Anorexia linked to perfectionism and early dieting

A perfectionistic twin is more likely to get anorexia nervosa than her less perfectionistic co-twin. It also seems that dieting age might be a significant harbinger.

By Kate Phillipa Clark

Twins with the eating disorder anorexia nervosa has significantly higher perfectionism scores than unaffected co-twins. They also report younger ages at first diet than unaffected co-twins who dieted. These findings are from a 2017 study published on Cambridge Core. Anorexia nervosa is an eating disorder where a person keeps their body weight as low as possible. Many people with anorexia have a distorted image of themselves, thinking they’re obese when they’re not.

Compared personality and other factors

The researchers used 22 Swedish female monozygotic* twin pairs discordant for anorexia nervosa. They compared personality, life events, co-morbidity, and health factors. The study indicates that early dieting may be a harbinger of the development of anorexia nervosa or an early symptom. Higher perfectionism may represent a risk factor. Also, more twins with anorexia nervosa reported gastrointestinal problems than unaffected co-twins. Anorexia most commonly affects girls and women, although it has become more common in boys and men in recent years.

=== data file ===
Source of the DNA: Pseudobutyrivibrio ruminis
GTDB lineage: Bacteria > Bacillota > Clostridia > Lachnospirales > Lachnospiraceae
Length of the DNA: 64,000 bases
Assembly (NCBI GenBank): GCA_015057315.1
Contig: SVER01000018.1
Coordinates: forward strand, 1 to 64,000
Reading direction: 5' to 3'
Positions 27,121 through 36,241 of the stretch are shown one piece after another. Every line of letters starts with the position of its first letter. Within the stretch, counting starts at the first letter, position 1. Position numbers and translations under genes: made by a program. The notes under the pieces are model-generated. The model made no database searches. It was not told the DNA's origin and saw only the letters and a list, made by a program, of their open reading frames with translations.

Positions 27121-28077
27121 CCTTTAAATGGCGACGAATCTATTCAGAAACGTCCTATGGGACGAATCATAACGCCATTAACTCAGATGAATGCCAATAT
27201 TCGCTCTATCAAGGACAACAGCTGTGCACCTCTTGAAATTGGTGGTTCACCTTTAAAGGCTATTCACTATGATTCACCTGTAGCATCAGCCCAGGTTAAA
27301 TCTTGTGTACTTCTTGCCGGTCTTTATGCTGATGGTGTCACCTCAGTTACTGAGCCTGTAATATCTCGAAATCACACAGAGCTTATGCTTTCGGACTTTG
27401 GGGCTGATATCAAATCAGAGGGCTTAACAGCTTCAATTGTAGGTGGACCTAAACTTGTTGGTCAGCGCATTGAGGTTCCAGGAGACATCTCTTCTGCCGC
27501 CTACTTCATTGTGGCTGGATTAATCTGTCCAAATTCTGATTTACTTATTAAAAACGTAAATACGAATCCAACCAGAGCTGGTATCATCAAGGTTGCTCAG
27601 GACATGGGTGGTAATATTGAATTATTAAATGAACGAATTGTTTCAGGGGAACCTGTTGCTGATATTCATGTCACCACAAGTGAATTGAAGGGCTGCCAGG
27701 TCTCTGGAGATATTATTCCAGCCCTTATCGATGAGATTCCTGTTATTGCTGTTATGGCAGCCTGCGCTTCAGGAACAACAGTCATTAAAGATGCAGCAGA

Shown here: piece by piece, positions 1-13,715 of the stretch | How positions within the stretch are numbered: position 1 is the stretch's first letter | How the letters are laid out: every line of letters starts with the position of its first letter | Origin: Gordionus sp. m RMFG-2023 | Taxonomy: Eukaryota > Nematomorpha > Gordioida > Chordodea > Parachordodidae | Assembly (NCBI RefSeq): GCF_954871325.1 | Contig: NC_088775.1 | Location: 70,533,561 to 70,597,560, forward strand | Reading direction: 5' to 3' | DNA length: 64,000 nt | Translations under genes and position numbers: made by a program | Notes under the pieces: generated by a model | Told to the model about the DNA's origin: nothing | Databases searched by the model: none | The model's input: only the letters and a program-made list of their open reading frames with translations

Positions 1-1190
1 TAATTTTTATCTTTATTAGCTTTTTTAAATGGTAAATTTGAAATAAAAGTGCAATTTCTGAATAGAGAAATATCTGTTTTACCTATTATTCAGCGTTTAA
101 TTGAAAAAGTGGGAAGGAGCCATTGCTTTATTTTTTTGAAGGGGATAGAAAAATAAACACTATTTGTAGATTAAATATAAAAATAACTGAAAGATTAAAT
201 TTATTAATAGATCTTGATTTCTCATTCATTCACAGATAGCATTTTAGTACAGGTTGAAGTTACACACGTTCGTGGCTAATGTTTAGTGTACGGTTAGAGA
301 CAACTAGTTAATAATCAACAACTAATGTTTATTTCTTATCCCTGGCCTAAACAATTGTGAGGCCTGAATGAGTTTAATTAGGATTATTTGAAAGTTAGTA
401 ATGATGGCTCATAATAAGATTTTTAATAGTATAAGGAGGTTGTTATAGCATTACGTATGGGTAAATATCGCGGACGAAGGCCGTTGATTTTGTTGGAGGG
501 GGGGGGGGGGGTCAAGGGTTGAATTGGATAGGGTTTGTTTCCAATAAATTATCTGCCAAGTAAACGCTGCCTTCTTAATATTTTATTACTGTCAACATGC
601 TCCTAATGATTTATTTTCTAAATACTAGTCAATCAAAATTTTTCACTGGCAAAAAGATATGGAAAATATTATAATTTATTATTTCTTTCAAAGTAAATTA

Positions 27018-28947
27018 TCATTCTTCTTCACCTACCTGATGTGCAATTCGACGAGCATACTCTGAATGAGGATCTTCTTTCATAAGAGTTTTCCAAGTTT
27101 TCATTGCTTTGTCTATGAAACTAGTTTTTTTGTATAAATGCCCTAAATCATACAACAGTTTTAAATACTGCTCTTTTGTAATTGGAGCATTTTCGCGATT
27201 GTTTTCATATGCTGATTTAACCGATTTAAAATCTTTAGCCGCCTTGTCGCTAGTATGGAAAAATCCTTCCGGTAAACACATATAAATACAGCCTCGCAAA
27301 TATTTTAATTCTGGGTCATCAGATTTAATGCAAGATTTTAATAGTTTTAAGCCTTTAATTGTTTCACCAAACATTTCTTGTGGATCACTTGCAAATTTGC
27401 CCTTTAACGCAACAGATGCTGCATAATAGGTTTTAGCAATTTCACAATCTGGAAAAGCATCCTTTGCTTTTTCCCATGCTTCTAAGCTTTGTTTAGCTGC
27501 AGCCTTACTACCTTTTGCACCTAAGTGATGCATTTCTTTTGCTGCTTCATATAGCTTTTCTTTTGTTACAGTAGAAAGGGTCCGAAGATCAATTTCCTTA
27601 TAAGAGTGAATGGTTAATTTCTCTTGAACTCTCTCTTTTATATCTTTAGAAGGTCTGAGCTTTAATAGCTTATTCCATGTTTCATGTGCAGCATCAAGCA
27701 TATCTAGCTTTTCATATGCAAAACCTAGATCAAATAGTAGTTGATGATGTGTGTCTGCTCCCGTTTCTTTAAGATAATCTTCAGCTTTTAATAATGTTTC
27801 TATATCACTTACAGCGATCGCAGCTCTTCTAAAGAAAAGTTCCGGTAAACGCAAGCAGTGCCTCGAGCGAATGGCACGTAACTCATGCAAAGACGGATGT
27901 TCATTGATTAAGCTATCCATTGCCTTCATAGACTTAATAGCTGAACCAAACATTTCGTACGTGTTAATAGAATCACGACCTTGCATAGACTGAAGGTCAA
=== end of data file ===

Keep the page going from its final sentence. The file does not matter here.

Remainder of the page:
*Twins who’ve shared a placenta in their mother’s womb.

Pay attention to the feelings of the co-twin

Although not significant due to low statistical power, more unaffected co-twins reported experiencing emotional neglect than twins with anorexia nervosa. The researches points to the fact that the co-twin’s feelings of neglect is noteworthy given the impact of an ill child with an eating disorder on family function and well-being.

About the Author

Kate Phillipa Clark

Kate Phillipa Clark has a bachelor in Journalism and an Executive Master in Corporate Communication. She is an identical twin and so is her father.

 

Leave a Reply